Brian Beacom

GINA Isaac is set to play a neurotic, self-obsessed alcoholic who uses sex as a weapon. How much of herself does she see in the character?

“I do like the odd glass of wine but I guess the rest is for others to say,” says the actress, grinning.

“But it’s like every character. You take a bit of what you know and you push it in the direction it needs to go in. I know a little bit about drink and a little bit about sex, but the hardest thing about playing Blanche is capturing the fragility.”

Blanche is of course Blanche DuBois. Tennessee Williams’ central character in A Streetcar Named Desire is one of the best ever written for the stage; ethereal - yet oddly focused, soft – yet tough as dried cowhide.

Streetcar reveals the tragic tale of a Southern belle, a lady who comes to live with her sister Stella and brother-in-law, Stanley Kowalski in a run-down apartment in New Orleans. And there are tragic consequences.

Isaac, one of the country’s most accomplished stage actresses, has spent a great deal of time getting into DuBois’ quixotic head.

“It would be easy to think of her and sum her up with the words ‘Personality disorder’,” she offers, “but in studying the piece we’ve come to realise this is more a play about a woman who’s position in life has been forged by circumstances.

“This is a play about people who happen to be the position they’re in. She’s part of the old aristocracy, part of a world that doesn’t exist anymore. And this clashes with the new world and the vibrancy of New Orleans.”

Isaac is enjoying the process of becoming this impact creature, a lady who sashays into the world of Stella and Stanley and blows it apart.

She brings sex to the table, of course. Sex at its most powerful because it’s hinted at, not offered on a plate but on a silver tea spoon.

“Yes,” sex is used as a weapon,” says Isaac who was brought up in South East England. “And Blanche self-medicates with alcohol. But eventually she retreats from reality into her own head.”

Stella has a co-dependent relationship with Stanley. “She has a strong relationship with her sister, but ultimately she’s pulled in the direction of Stanley. And the tragedy begins to unfold.”

How relevant is the Tennessee Williams story today? “I’ve been thinking about that and realise it really is. You have the issues of alcohol dependency, domestic violence. And what’s also relevant is the theme of trying to hold onto a bygone age. We have technology and a very fast-paced life and there is a real question over what we are losing.”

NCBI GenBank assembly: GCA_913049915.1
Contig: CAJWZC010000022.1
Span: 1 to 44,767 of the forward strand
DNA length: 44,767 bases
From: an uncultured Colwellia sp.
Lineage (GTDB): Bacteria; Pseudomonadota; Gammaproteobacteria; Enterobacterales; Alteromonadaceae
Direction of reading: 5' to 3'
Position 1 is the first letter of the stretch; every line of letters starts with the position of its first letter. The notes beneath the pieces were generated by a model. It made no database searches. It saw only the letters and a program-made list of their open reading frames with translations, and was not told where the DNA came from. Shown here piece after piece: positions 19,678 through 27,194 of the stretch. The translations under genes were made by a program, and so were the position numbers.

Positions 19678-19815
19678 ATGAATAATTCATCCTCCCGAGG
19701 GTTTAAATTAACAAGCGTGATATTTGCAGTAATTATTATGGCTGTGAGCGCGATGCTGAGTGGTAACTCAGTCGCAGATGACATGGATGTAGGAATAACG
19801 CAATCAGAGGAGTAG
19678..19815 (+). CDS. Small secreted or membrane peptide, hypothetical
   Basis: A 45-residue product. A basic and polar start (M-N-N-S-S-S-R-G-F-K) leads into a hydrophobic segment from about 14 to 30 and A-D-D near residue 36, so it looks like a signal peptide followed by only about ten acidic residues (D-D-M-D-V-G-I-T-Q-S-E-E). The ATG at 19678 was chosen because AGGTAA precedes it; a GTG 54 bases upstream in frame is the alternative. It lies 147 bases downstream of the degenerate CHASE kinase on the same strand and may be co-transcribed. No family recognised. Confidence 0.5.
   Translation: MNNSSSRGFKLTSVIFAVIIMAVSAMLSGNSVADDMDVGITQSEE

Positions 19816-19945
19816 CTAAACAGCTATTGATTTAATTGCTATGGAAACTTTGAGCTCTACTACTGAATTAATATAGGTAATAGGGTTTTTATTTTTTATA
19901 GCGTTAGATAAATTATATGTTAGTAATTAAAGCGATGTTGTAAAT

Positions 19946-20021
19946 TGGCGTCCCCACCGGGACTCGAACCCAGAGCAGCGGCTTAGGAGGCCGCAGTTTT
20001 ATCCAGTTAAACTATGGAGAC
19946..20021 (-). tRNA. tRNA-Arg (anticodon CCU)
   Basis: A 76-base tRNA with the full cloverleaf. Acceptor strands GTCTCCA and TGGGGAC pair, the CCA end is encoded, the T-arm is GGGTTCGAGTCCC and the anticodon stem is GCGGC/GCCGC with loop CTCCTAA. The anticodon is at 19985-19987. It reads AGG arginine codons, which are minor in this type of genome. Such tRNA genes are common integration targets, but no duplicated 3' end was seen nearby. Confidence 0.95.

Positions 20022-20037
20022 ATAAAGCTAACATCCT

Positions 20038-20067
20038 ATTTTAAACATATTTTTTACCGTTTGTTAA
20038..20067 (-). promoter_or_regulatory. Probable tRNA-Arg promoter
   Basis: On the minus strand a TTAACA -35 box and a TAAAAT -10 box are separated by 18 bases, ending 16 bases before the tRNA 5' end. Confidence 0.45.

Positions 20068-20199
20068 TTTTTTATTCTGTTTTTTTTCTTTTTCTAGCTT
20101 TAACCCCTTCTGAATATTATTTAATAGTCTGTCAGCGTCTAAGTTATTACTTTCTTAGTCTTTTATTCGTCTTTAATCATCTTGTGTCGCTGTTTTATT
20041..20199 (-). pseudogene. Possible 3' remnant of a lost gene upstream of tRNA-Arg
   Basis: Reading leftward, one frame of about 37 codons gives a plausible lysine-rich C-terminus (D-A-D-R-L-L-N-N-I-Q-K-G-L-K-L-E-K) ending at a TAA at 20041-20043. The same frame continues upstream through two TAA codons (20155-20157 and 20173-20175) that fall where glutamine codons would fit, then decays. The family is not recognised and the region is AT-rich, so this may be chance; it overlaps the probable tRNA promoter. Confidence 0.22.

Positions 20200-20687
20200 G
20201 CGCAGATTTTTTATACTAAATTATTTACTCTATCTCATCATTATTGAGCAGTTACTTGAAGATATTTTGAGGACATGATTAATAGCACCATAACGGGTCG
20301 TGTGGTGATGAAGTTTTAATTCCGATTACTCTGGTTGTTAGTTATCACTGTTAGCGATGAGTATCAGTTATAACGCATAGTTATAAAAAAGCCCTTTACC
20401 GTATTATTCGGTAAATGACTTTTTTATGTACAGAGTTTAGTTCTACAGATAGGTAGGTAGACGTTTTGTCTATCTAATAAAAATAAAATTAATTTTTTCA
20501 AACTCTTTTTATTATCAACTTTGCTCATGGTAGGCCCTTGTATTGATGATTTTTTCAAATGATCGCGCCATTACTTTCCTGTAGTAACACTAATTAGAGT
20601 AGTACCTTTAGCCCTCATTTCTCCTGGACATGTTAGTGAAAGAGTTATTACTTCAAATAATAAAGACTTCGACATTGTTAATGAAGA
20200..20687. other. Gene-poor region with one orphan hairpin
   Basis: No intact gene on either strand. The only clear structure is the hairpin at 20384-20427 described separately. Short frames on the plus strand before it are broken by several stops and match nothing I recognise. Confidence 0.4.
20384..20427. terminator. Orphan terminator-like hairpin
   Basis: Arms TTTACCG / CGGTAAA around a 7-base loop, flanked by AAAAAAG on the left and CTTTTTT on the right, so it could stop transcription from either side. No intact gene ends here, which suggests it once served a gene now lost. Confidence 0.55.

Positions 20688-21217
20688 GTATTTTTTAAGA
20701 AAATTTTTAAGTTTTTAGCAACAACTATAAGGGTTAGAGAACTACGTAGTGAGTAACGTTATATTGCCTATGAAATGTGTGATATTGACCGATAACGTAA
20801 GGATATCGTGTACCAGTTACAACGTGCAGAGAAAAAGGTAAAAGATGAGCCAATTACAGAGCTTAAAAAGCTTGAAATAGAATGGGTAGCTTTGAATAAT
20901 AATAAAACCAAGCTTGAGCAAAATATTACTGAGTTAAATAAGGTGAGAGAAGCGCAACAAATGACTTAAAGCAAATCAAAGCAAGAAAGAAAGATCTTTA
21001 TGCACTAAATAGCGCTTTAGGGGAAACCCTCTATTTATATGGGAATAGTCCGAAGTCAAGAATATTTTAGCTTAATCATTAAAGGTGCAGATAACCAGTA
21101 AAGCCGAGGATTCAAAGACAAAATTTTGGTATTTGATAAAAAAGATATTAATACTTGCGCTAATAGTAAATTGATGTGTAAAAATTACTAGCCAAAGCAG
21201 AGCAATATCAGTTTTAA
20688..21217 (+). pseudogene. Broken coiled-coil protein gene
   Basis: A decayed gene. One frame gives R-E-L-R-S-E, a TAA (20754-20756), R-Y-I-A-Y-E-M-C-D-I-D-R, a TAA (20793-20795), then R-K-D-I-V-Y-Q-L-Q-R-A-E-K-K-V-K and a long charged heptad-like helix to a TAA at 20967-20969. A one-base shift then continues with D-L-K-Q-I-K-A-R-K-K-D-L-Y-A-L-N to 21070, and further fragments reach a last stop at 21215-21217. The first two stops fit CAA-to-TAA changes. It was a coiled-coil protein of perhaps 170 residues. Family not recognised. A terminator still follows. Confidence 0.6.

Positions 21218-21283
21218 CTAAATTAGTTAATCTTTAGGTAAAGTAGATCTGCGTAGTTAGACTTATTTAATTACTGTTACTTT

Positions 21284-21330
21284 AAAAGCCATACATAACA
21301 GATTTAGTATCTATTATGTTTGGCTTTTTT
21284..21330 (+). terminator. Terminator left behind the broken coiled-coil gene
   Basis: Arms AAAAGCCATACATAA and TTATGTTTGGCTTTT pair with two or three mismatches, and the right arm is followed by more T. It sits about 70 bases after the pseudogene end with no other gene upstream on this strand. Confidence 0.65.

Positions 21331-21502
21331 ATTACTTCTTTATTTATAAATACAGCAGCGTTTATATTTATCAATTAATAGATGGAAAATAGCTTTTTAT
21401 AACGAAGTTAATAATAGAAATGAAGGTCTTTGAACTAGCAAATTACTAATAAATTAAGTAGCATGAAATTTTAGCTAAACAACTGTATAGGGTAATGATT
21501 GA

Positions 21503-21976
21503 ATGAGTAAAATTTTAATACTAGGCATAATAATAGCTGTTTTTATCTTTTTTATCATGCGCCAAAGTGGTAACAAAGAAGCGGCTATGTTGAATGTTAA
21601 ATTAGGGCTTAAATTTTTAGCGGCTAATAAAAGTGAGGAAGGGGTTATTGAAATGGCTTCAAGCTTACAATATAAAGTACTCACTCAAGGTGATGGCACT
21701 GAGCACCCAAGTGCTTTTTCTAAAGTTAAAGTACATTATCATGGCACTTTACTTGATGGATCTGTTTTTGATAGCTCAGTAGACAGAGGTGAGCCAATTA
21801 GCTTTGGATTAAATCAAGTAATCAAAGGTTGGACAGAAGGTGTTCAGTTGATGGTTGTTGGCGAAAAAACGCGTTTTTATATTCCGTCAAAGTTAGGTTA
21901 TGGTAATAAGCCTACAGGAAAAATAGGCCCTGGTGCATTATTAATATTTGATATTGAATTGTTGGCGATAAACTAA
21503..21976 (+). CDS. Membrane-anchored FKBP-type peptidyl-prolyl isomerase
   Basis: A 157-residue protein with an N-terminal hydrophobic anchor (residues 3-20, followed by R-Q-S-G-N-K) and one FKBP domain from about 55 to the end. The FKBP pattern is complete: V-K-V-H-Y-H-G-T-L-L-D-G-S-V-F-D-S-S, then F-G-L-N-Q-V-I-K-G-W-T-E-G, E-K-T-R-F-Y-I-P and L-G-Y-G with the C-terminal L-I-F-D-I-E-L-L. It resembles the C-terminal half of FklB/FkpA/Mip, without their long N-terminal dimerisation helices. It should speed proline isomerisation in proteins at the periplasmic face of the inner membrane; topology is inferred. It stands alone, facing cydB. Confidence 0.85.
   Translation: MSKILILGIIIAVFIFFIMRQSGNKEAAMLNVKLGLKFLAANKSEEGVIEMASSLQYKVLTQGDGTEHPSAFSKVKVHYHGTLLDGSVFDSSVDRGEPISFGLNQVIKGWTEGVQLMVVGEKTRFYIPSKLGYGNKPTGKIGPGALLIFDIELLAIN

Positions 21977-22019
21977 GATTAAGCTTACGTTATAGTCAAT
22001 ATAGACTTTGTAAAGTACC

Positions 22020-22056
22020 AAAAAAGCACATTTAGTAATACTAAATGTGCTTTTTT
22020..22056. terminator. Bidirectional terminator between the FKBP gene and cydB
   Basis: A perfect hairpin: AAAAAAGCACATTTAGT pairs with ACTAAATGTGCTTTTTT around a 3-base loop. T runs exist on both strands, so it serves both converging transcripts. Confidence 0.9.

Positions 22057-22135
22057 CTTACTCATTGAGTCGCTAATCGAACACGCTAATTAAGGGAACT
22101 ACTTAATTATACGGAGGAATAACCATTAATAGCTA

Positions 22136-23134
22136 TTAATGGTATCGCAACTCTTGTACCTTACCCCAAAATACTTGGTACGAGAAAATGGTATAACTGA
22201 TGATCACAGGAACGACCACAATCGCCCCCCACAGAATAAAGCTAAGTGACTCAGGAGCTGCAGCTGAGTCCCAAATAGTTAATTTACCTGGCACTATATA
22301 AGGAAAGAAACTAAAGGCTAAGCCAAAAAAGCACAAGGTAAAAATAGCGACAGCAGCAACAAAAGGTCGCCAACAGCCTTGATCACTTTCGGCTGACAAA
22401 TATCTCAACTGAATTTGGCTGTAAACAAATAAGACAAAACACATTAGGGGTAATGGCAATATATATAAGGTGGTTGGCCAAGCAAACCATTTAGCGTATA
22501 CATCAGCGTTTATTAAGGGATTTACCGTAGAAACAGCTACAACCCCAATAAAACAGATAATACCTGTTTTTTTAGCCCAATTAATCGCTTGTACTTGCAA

She adds; “Blanche talks about art and beautiful things. She feels a great sense of loss.”

Gina Isaac has appeared in a range of great productions over the years, from A View From A Bridge to The Curious Incident of a Dog in The Nightime. She’s also flitted in and out of television, in the likes of Eastenders and The Bill.

But how hard is it to play a damaged creature such as Blanche? Is there a danger of revealing too much emotion, which can be draining? “Yes, absolutely. You’re bringing things out but there is a part of you that’s the watcher, that keeps you in control of what you’re doing. And I’m not a Method actor.”

Isaac knew from a young age she wanted to act. As a child she’d write little plays and put them on. “I then went to Central Drama School and had twenty odd years of grinding away. The first few years when I got out were tough, but I got just enough work to keep me going.”

She adds, smiling; “And when you’re younger you’re fearless and you live for your art. Plus, you need less to survive. But for most jobbing actors it’s about getting by. You have to love it to do it. Yet, when you’re working it’s wonderful.”

Isaac has a sister, but she can’t recollect sibling rivalry to bring to the Blanche-Stella dynamic.

“I always got on really well with my sister,” she says, grinning. “And no, I didn’t steal her boyfriend. She was sorted from a young age because she married her childhood sweetheart. I’m a bit more Blanche in that way in that I had to kiss a few frogs.”

The frog kissing paid off and Isaac is married to an actor, who will at least understand the commitment that goes into becoming a leading lady in a Tennessee Williams play.

“I’ve been sitting in the garden and speaking the lines over and over in a Southern accent,” she says, smiling. “The neighbours must really be wondering.”

•A Streetcar Named Desire, The Theatre Royal, September 5-9 and touring Scotland until October 7. See for details.